Fending Off a Fruit Menace

Extension videos teach you how to trap and identify the spotted wing Drosophila
Tiny fruit fly gives a giant headache to Oregon's berry and tree fruit growers.

Tiny fruit fly gives a giant headache to Oregon's berry and tree fruit growers.

It’s a pest not much bigger than the head of a pin. But for Oregon farmers, the tiny fruit fly has the potential to take a giant bite out of yields — and profits.

The spotted wing Drosophila has made its way to Oregon from its native Southeast Asia, turning up first in wine grapes late last summer and then invading berries, cherries, plums, peaches and other fruit crops across 13 counties. Willamette Valley growers lost up to 20 percent of their blueberries and raspberries and as much as 80 percent of their late-season peaches.

“This is an insect that, up to last year, had never been seen in the continental United States,” says OSU research entomologist Amy Dreves.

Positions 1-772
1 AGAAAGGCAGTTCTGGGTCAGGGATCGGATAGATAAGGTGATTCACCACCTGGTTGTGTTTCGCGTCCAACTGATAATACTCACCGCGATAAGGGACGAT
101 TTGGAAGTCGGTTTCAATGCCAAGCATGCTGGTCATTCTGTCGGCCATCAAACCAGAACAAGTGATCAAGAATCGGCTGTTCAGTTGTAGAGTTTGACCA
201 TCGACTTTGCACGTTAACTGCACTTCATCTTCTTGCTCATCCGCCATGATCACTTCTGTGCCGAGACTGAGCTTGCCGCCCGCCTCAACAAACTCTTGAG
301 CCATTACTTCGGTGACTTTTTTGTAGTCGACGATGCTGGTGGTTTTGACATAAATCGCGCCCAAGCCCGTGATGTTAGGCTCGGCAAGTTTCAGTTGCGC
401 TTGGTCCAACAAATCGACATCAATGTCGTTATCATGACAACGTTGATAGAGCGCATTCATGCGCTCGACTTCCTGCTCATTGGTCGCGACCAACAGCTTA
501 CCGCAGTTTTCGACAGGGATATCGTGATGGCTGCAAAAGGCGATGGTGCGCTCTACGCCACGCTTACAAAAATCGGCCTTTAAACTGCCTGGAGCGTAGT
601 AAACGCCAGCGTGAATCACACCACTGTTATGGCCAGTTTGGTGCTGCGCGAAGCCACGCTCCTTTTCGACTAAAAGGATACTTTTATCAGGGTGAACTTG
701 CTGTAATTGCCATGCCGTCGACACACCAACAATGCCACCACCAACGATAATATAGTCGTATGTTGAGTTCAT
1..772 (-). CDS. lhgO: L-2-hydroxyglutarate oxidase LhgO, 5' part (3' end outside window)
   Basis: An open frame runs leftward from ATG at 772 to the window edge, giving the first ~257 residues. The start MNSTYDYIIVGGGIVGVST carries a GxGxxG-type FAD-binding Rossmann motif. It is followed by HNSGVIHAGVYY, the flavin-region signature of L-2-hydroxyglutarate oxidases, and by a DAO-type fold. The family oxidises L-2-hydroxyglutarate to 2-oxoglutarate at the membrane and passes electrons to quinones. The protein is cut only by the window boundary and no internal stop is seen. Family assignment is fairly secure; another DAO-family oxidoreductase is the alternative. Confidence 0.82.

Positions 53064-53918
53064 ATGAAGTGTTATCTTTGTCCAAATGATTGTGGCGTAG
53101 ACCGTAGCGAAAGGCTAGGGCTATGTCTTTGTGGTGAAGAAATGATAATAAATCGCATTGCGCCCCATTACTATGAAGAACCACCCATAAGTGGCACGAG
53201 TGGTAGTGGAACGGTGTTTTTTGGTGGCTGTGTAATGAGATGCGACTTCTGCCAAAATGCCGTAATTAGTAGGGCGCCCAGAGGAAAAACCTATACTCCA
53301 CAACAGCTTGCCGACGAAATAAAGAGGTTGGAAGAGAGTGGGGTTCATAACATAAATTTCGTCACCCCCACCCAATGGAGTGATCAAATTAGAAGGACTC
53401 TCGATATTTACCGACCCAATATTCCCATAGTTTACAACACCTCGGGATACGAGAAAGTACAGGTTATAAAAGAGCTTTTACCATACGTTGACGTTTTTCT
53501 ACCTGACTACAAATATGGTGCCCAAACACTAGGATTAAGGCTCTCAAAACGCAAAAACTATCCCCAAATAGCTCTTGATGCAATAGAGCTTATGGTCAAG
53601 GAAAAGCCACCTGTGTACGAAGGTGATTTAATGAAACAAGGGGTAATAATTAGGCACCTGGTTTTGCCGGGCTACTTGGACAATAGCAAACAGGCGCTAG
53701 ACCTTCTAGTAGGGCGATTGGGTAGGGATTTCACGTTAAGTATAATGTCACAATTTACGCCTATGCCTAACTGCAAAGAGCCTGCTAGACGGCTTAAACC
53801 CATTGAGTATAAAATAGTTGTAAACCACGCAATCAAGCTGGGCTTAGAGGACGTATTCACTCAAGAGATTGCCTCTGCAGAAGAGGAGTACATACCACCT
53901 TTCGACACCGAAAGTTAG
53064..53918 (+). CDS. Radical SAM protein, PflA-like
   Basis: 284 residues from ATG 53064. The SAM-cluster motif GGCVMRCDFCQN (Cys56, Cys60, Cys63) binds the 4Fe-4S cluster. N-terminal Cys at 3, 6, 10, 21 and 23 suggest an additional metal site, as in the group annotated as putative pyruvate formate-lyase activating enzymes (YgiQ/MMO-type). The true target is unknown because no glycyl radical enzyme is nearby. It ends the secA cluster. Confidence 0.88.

In February, to help head off a crisis in the state’s $500 million tree-fruit and berry industry, the Legislature gave $225,000 to a team of researchers from OSU and the state and national departments of agriculture for monitoring and controlling the fly. Among the team’s tasks are sampling fruits to detect infestations, mapping outbreaks, testing traps, developing natural baits, doing outreach and training growers.

“It is crucial to find infestations of this pest as early as possible, when they can still be treated effectively,” warns Dreves.

People who want to monitor the spotted wing Drosophila in their home gardens can learn how to make a trap and identify the insects through a series of videos produced by Dreves and Tiffany Woods of Extension and Experiment Station Communications.

To support OSU research on crop production, contact the OSU Foundation, 800-354-7281.

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